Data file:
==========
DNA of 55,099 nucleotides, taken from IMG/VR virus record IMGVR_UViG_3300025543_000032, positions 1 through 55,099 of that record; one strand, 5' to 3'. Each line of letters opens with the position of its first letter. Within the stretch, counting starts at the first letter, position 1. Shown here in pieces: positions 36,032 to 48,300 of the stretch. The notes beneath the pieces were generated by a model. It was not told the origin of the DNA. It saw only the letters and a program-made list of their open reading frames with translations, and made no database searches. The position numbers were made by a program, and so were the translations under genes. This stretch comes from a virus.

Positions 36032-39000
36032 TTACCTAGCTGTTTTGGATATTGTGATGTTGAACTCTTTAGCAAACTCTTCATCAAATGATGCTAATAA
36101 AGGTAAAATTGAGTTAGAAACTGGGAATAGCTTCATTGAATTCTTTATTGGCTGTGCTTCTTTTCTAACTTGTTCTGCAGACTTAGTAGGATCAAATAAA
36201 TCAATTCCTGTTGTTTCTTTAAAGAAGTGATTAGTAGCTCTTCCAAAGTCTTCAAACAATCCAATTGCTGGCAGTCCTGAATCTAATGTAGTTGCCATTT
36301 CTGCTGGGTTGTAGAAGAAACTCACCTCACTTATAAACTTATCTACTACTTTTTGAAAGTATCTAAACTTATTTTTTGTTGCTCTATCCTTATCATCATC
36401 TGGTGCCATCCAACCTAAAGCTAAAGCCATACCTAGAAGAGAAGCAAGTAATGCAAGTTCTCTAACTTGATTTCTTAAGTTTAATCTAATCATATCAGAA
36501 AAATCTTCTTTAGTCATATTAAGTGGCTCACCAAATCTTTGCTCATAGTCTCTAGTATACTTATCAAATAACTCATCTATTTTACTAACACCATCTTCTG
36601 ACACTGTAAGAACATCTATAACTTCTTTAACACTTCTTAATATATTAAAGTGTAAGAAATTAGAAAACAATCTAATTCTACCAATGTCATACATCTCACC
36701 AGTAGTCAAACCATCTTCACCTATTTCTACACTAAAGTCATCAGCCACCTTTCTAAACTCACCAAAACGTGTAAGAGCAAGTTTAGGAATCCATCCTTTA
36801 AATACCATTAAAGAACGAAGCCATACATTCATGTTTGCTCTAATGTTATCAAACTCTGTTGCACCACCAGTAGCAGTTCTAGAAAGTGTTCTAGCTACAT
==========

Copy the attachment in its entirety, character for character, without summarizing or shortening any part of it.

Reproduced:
DNA of 55,099 nucleotides, taken from IMG/VR virus record IMGVR_UViG_3300025543_000032, positions 1 through 55,099 of that record; one strand, 5' to 3'. Each line of letters opens with the position of its first letter. Within the stretch, counting starts at the first letter, position 1. Shown here in pieces: positions 36,032 to 48,300 of the stretch. The notes beneath the pieces were generated by a model. It was not told the origin of the DNA. It saw only the letters and a program-made list of their open reading frames with translations, and made no database searches. The position numbers were made by a program, and so were the translations under genes. This stretch comes from a virus.

Positions 36032-39000
36032 TTACCTAGCTGTTTTGGATATTGTGATGTTGAACTCTTTAGCAAACTCTTCATCAAATGATGCTAATAA
36101 AGGTAAAATTGAGTTAGAAACTGGGAATAGCTTCATTGAATTCTTTATTGGCTGTGCTTCTTTTCTAACTTGTTCTGCAGACTTAGTAGGATCAAATAAA
36201 TCAATTCCTGTTGTTTCTTTAAAGAAGTGATTAGTAGCTCTTCCAAAGTCTTCAAACAATCCAATTGCTGGCAGTCCTGAATCTAATGTAGTTGCCATTT
36301 CTGCTGGGTTGTAGAAGAAACTCACCTCACTTATAAACTTATCTACTACTTTTTGAAAGTATCTAAACTTATTTTTTGTTGCTCTATCCTTATCATCATC
36401 TGGTGCCATCCAACCTAAAGCTAAAGCCATACCTAGAAGAGAAGCAAGTAATGCAAGTTCTCTAACTTGATTTCTTAAGTTTAATCTAATCATATCAGAA
36501 AAATCTTCTTTAGTCATATTAAGTGGCTCACCAAATCTTTGCTCATAGTCTCTAGTATACTTATCAAATAACTCATCTATTTTACTAACACCATCTTCTG
36601 ACACTGTAAGAACATCTATAACTTCTTTAACACTTCTTAATATATTAAAGTGTAAGAAATTAGAAAACAATCTAATTCTACCAATGTCATACATCTCACC
36701 AGTAGTCAAACCATCTTCACCTATTTCTACACTAAAGTCATCAGCCACCTTTCTAAACTCACCAAAACGTGTAAGAGCAAGTTTAGGAATCCATCCTTTA
36801 AATACCATTAAAGAACGAAGCCATACATTCATGTTTGCTCTAATGTTATCAAACTCTGTTGCACCACCAGTAGCAGTTCTAGAAAGTGTTCTAGCTACAT